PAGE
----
6 large sweet potatoes or yams or 2 large winter squash such as butternut or kabocha
1/4 cup heavy cream, scalded
2 to 3 tablespoons dry sherry or to your personal taste
3 to 8 tablespoons unsalted butter or to your personal taste
Pepper from the mill
Scalded milk, if and as needed
Bake the sweet potatoes, yams, or squash in a preheated 375 degree to 400 degree Fahrenheit oven until tender, about 1 1/4 hours (or just until very tender in the center). Place the cream in a food processor or blender with the sherry and butter. Scoop put the meat of the vegetables and add to the food processor or blender. Process together until the mixture is smooth and homogeneous. Season with salt and pepper. If too stiff, add a few tablespoons of hot milk as needed. If too soft, reduce over gentle heat until thickened.
(Tip from the Elizabeth Schneider book mentioned below:
For intense sweetness, according to Stanley Kays, “begin in a cold oven, which maximizes the time for hydrolysis of starch and formation of sugar before the enzymes required to produce sugar are denatured.” Increase baking time accordingly.)
Orange-fleshed sweet potatoes such as Jewel, Garnet, and the Beauregard (the primary commercial type in the USA), pictured below, are sometimes called “yams” in the USA. These are not true yams. True yams and sweet potatoes are not related. Do not use true yams in this recipe.
Here’s a short discussion from Vegetables from Amaranth to Zucchini: The Essential Reference: 500 Recipes, 275 Photographs
by Elizabeth Schneider:
Orange-fleshed sweet potatoes, however cooked, have a soft, sometimes squishy feel in the mouth and a pumpkin flavor. They are always decidedly sweet, but the degree of sweetness “varies with the cultivar, how they are handled after harvest, and the length of time after harvest. As a consequence, sweetness can be quite variable—and a major frustration for consumers,” says Stanley Kays.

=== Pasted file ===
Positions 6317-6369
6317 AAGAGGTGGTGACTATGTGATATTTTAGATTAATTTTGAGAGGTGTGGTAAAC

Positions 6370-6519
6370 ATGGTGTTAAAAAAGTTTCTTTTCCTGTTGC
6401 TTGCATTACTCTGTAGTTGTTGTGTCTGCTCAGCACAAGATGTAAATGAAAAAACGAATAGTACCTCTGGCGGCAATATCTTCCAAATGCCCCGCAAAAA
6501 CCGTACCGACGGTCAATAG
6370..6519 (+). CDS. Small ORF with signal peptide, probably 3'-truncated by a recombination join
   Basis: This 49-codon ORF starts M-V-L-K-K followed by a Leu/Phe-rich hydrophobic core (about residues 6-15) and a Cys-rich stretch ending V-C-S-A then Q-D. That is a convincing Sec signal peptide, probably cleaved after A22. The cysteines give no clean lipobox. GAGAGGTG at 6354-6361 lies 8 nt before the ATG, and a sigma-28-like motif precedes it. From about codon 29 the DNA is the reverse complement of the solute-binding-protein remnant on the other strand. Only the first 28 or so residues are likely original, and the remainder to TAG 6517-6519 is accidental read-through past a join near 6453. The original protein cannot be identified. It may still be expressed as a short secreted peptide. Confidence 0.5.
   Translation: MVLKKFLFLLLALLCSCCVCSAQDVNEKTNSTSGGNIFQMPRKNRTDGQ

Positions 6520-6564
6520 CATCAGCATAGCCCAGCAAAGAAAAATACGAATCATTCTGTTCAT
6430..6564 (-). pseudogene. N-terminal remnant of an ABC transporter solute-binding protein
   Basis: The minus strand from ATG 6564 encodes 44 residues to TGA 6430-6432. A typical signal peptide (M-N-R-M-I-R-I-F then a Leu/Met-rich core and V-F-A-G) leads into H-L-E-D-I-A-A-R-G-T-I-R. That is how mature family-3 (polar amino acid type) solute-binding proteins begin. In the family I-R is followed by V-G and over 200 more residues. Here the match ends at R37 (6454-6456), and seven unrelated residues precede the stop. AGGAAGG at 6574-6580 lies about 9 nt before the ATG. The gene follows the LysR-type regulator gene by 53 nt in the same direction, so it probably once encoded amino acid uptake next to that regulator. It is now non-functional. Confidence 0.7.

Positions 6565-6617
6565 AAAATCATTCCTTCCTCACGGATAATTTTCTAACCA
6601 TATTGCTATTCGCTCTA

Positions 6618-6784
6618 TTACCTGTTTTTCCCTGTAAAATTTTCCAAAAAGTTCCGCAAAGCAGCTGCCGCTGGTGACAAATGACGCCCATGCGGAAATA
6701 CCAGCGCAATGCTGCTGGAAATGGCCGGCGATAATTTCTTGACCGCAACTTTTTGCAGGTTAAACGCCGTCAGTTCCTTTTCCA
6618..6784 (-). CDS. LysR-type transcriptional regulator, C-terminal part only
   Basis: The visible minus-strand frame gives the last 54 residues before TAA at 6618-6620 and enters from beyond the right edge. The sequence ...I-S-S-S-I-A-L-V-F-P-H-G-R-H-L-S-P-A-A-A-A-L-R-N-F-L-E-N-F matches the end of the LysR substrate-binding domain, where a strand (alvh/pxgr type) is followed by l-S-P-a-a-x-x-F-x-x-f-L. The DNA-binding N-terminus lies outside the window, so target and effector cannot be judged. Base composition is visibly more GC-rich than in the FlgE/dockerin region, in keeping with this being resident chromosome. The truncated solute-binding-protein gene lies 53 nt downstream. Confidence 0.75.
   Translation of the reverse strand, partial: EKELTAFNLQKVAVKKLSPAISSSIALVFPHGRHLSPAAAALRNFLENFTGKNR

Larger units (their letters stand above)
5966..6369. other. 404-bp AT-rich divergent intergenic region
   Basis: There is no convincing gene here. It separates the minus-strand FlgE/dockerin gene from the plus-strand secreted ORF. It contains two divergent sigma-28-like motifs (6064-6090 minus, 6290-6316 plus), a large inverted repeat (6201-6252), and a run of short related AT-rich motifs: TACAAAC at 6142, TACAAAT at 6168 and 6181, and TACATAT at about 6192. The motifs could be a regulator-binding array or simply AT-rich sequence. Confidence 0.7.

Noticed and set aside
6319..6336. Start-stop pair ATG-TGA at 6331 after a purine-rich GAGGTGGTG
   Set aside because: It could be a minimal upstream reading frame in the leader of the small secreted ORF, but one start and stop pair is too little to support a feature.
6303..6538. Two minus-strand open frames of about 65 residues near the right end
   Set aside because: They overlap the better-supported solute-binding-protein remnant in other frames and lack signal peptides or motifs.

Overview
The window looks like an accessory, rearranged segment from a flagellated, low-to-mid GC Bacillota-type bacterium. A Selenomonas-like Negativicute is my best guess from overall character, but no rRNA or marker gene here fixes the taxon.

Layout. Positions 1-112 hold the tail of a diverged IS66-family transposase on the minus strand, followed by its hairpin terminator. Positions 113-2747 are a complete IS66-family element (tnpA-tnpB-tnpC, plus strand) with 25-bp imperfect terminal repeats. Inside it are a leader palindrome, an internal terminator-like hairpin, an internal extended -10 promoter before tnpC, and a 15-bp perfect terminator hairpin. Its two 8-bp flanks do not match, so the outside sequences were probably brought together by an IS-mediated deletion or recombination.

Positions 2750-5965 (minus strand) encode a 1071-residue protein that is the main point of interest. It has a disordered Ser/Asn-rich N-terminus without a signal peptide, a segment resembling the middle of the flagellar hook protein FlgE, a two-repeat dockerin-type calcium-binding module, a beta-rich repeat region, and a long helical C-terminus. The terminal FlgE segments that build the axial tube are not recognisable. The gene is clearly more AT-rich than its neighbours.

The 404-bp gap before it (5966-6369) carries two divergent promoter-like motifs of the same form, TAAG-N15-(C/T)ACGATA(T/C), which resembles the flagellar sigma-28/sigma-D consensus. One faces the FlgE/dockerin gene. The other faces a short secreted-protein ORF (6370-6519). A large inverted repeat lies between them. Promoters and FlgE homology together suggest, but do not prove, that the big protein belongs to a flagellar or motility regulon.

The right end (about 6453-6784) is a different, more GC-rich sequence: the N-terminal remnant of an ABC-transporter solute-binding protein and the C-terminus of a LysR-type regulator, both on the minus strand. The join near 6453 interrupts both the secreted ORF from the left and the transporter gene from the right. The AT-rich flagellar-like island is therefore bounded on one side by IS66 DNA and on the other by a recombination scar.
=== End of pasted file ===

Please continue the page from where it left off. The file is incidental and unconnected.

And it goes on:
The sweet potatoes preferred outside the United States and Canada are white-fleshed and not usually as sweet or soft as those above—but, like them, they are all highly variable. It is reasonable to generalize about these burly boniato types…. A staple in countries from Mexico to Vietnam, they are more versatile than the orange types, fitting as easily as potatoes into savory meals. Aromatic (freshly cut, they suggest violets), less sweet than our orange varieties, they are fluffier and drier—like a blend of “traditional” sweet potato, chestnut, and a baking potato. They may be rugged and rosy-skinned, or pale and rounded.
Other kinds discussed in the book:
– Oriental or Japanese or Korean sweet potatoes, which are market catchall terms for various rose-skinned, ivory fleshed cultivars developed in the Far East.
– Pale, moist, soft sweets are generally close to traditionals in texture and sugar but have beige skin and white-to-yellow flesh.